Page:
These can be frightening times, but no one needs to go through them alone. Man or woman, you are of value to your family, your friends, and yourself. Seek help at an Emergency Room if needed for treatment and/or documentation of the incident, call the Domestic Violence hotline at 1-800-799-7233., and enter ongoing counseling to help you cope. But whatever you do, get out and get help. I have heard the complaint that there is no place for men to get help and that is not true. The hotline is for everyone. This link speaks to violence specifically against men. There is help for anyone who chooses to want it. Please want it.

crime, Healthcare, Sexual Assaults

Have I Been Raped or Not?


This is a repost of one I wrote for

This article will be the first in a series. Sexual assault is an intricate subject that deserves discussion at each level, not have information lost to the restrictions of one submission. The information comes from research and from my own experiences as a SANE. (Sexual Assault Nurse Examiner).

She put on her sexiest outfit, got all dolled up and took an Uber to her favorite nightclub. Music, dancing, lights, drinks, and friends. What a perfect night. She ran into an old boyfriend who offered to buy her drinks. It was nice to see him again, so when he offered to drive her home, she accepted. She was a little tipsy but she wouldn’t have to pay for an Uber. Instead of taking her home, though, he stopped at his place. He said he had some coffee and wanted to sober her up before taking her home. While sipping her coffee on the couch, the advances began. She welcomed them, at first, but he kept going farther and farther, and she wasn’t ready for that level of involvement. She kept saying “No”, but he didn’t listen to her. She was still a little drunk, he was strong, and he forced himself on her. She never told anyone. It couldn’t have been rape, she thought, since she knew him; she went home with him willingly; and she was wearing provocative clothing. She had also reached orgasm, so she figured she had wanted it and had brought it all on herself.  Who would believe her, anyway, nice man that he was? She felt ashamed; she was worried about her health and pregnancy; her trust in him, and men in general, was shattered; and she kept it all inside.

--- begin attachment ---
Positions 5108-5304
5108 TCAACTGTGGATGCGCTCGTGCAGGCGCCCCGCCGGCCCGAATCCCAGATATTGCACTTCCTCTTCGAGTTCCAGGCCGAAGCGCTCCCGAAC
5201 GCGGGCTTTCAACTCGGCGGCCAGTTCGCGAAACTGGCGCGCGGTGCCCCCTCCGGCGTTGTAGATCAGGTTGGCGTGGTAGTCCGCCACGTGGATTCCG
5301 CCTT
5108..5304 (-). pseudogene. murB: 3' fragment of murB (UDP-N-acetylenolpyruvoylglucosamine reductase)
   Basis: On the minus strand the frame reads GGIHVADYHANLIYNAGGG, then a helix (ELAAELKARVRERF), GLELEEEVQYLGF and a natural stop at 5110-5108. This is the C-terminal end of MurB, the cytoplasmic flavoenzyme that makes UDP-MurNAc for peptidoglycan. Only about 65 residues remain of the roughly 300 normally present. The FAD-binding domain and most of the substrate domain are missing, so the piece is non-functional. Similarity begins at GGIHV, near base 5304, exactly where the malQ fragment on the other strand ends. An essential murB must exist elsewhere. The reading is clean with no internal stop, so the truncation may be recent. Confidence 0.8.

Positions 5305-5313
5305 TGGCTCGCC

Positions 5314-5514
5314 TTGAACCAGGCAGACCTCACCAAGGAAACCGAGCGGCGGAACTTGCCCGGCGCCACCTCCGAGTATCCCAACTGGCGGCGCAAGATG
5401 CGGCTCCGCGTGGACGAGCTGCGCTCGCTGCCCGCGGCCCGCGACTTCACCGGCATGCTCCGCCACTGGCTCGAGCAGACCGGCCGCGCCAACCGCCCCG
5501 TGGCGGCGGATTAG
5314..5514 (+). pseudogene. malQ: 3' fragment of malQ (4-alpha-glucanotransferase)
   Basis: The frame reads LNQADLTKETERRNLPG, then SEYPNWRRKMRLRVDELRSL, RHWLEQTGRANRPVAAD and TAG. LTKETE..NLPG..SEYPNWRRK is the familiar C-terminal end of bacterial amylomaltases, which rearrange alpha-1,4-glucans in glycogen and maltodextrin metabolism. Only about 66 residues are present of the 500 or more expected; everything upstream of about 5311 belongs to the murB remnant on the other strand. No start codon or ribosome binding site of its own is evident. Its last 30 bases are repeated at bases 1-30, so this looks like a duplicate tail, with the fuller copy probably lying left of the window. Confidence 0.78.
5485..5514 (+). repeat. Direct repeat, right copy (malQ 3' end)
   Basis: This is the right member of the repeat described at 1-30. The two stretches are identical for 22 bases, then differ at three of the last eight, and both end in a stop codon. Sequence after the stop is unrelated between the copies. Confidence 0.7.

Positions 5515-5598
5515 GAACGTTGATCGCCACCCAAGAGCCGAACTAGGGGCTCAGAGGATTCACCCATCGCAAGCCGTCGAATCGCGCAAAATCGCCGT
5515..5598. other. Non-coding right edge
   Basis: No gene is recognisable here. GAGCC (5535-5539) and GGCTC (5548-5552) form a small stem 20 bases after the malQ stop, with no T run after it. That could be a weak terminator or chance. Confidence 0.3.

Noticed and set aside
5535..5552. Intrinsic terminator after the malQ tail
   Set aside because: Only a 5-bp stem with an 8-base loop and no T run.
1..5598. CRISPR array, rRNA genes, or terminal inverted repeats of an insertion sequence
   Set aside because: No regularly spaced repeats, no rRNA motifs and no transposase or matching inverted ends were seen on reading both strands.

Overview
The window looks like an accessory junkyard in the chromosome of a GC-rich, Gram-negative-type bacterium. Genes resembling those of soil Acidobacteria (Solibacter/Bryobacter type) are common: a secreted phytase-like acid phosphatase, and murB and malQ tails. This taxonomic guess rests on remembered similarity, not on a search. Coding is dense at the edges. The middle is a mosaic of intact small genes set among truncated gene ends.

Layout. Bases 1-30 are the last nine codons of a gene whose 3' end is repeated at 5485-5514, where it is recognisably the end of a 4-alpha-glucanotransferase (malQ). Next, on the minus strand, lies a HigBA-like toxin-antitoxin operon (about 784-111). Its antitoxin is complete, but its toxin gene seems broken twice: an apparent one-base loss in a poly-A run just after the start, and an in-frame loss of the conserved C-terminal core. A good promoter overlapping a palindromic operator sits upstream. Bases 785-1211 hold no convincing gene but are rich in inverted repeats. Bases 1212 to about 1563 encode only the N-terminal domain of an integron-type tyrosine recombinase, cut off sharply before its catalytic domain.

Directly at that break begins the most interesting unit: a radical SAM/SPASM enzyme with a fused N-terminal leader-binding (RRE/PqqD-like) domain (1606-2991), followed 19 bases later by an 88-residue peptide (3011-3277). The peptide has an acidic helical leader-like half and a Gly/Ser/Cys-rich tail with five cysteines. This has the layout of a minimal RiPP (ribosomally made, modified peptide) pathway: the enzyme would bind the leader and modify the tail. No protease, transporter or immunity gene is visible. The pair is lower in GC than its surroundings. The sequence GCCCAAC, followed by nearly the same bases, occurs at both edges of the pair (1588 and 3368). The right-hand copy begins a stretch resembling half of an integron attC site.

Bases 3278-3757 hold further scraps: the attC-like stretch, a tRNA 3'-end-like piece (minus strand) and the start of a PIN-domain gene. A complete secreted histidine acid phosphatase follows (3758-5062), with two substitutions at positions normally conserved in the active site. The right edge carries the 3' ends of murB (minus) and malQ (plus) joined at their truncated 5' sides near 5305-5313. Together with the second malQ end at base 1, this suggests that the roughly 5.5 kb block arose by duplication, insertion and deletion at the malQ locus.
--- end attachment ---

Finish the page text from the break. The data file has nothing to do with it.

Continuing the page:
The things she mentioned can be contributing factors in a sexual assault, but she was wrong on one major detail: She was raped. None of those other details matter: not the clothes; not the alcohol; not the fact that she knew him; not because she went home with him; and not even because she reached orgasm, which was very confusing to her. She said “NO”, and “NO means “NO”, every time.

Sexual assaults occur worldwide, and more so in developed, more prosperous nations. The World Health Organization (WHO) estimates that 35% of women globally have experienced some type of sexual assault. Statistical results by country are probably not accurate because not all rapes are reported in the same way in each country; some countries have lax laws; some don’t keep statistics at all; and some only report rapes perpetrated by men on women, which is not always true. Statistics are not important, anyway; it’s the acts themselves that need to be considered.

A sexual assault has occurred when one person bestows unwanted behavior or sexual contact on another without explicit permission. “No”, or a variation of it, is the only word that needs remembering, even it is uttered during previously consensual activity. It’s understandable that some men may not want to stop in the heat of passion before completion, but, whether they like it or not, if they continue after she (or he) says any variation of that word “no”, and there has been penetration of any kind, it is considered rape in a court of law. The FBI defines rape as “penetration, no matter how slight, of the vagina or anus with any body part or object, or oral penetration by a sex organ of another person, without the consent of the victim.” Outside of this, there are various levels of assault, ranging from inappropriate behavior or touching all the way up to rape, with different levels of punishment for each. The fact is that the level of assault makes no difference. “NO” means “NO”. Period.

Next: “The Psychology of Rape.”